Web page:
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Collaboration: Eleonora Freddi at Telenor Research supports Telenor Norway’s AI trainers to improve Telmi’s customer service capabilities further. Here, flanked by Olav Alexander Sell and Øystein Rasmussen, Customer Manager in Telenor Norway. Members of the AI trainer team not present: Rikke Skårdal, Karoline E. Eilertsen, Hilde Østvold, Monica Loftsgård.

Increased customer satisfaction

“From our analysis, we found that one percent of the intents accounted for 34 percent of all the conversations. This was a very important finding. It told us that improving only 27 of Telmi’s interpretation could potentially improve a third of all interactions between Telmi and customers,” Freddi tells us.

Based on the results, the AI trainers implemented changes to the chatbot. They have since seen a significant difference in measured customer satisfaction. However, providing more accurate information won’t necessarily boost every customer’s satisfaction.

“A customer’s satisfaction is mostly dependent on whether the issue was solved or not, which is very understandable. A chatbot can’t fix all problems, for instance, network coverage issues. So, even though the correct information is provided, the customer may be frustrated because the issue isn’t solved. Because of this, the customer may rate the chatbot as non-helpful. In general, it’s a challenging exercise to measure customers’ chatbot satisfaction,” says Freddi, adding that she and her colleagues are currently analysing a new set of data from Telmi conversations.

Despite the potential for improvement, today’s chatbots have come a long way compared to where it all started, says one of the legends within the AI research field in Norway.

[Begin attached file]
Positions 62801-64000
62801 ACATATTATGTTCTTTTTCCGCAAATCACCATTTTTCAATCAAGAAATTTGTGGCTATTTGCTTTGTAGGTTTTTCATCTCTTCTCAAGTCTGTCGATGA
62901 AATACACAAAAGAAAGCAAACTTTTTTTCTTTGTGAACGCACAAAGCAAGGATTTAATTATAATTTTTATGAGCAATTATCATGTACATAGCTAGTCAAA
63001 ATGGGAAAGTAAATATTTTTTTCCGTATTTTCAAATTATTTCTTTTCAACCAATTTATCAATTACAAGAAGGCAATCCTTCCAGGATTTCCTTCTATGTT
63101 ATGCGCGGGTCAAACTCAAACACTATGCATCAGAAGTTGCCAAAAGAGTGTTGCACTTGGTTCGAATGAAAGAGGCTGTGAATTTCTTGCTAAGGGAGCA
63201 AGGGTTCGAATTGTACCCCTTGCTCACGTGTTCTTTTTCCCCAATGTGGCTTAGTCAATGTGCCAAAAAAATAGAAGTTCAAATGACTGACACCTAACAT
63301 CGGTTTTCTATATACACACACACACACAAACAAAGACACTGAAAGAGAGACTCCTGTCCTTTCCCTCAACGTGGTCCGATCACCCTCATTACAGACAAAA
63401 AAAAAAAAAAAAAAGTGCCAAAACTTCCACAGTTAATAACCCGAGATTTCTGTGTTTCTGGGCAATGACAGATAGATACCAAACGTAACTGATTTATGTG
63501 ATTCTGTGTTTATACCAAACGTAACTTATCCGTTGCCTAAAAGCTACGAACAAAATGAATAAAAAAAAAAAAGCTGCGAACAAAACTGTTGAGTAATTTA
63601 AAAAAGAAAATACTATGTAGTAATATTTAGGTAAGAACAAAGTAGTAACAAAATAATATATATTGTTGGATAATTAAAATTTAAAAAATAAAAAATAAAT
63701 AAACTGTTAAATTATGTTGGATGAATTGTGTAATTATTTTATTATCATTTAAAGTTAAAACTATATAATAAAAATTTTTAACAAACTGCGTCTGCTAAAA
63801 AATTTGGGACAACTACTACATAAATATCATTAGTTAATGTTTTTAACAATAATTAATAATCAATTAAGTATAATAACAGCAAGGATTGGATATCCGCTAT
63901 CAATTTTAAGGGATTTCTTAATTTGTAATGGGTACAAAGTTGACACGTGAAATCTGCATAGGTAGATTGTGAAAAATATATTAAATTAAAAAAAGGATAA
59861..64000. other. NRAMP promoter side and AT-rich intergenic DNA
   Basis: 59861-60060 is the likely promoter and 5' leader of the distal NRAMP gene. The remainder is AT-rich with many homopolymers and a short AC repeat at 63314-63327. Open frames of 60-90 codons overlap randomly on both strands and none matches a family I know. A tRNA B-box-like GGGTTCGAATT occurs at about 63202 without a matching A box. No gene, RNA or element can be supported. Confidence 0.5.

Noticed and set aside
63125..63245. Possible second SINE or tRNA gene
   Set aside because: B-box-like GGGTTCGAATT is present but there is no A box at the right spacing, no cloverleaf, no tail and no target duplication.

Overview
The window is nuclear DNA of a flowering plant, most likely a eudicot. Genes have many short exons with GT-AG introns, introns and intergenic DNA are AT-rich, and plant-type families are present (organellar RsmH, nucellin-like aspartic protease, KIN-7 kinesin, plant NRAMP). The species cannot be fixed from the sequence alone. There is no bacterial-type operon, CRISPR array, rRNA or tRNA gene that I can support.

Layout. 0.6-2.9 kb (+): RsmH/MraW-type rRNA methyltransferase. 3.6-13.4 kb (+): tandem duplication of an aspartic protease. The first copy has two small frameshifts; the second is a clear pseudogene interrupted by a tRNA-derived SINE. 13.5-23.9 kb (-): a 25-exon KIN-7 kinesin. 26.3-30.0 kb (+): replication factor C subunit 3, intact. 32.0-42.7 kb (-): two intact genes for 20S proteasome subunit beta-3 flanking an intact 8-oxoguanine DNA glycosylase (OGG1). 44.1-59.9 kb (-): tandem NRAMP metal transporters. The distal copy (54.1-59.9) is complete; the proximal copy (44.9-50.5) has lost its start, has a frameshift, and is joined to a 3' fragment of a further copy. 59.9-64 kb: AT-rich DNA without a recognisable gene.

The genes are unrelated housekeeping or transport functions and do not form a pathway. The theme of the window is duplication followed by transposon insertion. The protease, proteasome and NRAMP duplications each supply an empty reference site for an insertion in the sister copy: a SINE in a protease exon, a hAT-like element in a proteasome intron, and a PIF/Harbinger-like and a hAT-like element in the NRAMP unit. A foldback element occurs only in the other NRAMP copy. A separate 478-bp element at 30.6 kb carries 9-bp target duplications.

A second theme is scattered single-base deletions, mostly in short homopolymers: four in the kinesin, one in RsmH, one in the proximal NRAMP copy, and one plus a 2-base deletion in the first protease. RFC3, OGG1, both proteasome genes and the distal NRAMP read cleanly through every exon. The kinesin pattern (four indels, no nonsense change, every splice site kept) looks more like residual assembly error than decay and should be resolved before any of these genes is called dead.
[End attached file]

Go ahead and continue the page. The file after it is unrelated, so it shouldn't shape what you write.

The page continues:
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No finish line: Telenor Research’s Eleonora Freddi and Knut Kvale call improving chatbots a “never-ending process.” According to Kvale, this is “because the complex language and terminology keep evolving and changing. Still, our vision is that Telmi one day will be able to solve every issue for customers in a satisfying way.”

The ‘friendly computer’

“In the 90s, we envisioned the friendly computer. A machine that spoke to humans in a ‘human’ way. It was merely a fantasy at that time, but today people are getting used to speaking to computers and virtual assistants,” says Telenor Research’s Knut Kvale, who started working with speech-based services in Telenor back in 1994.

The senior research scientist points to the chatbot’s ability to fill a growing customer need as the reason for its increasing success.

“Internal statistics show that about 50 percent of customers have visited our web page before calling our customer service desk. That’s a clear indication that we as customers are trying to find solutions by ourselves. Therefore, it can be beneficial for us to get help along the way from a friendly computer,” he says, stating that we should expect to be acquainted with a rising number of helpful machines in the future.

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Mr. chatbot: Knut Kvale has worked with speech technology since the late 1980s. He holds a degree in civil engineering from the Norwegian University of Science and Technology.

A chatbot breakthrough on the horizon?

“I believe we are standing on the doorstep of a huge chatbot breakthrough. Because, in addition to chatbots’ ability to serve customers at a fast pace, they provide a form of anonymity. People are rather uncomfortable with discussing certain topics with other humans. Therefore, I expect we’ll see a future increase in the implementation of chatbots in sectors such as health, finance, and local and regional government, to name a few.”

Kvale hopes that the more we interact with chatbots, the better the quality of each conversation will become.

“All communication must be adjusted based on who the recipient is. We usually need to communicate differently with a five-year-old than with an adult. The same applies when we’re communicating with machines. In most cases they only need the key information spelled correctly to serve you in the best possible way. What I’m saying is that we humans need to adapt a little to the chatbots as well to get the best experience possible. Because, as we all know, it takes two to tango.”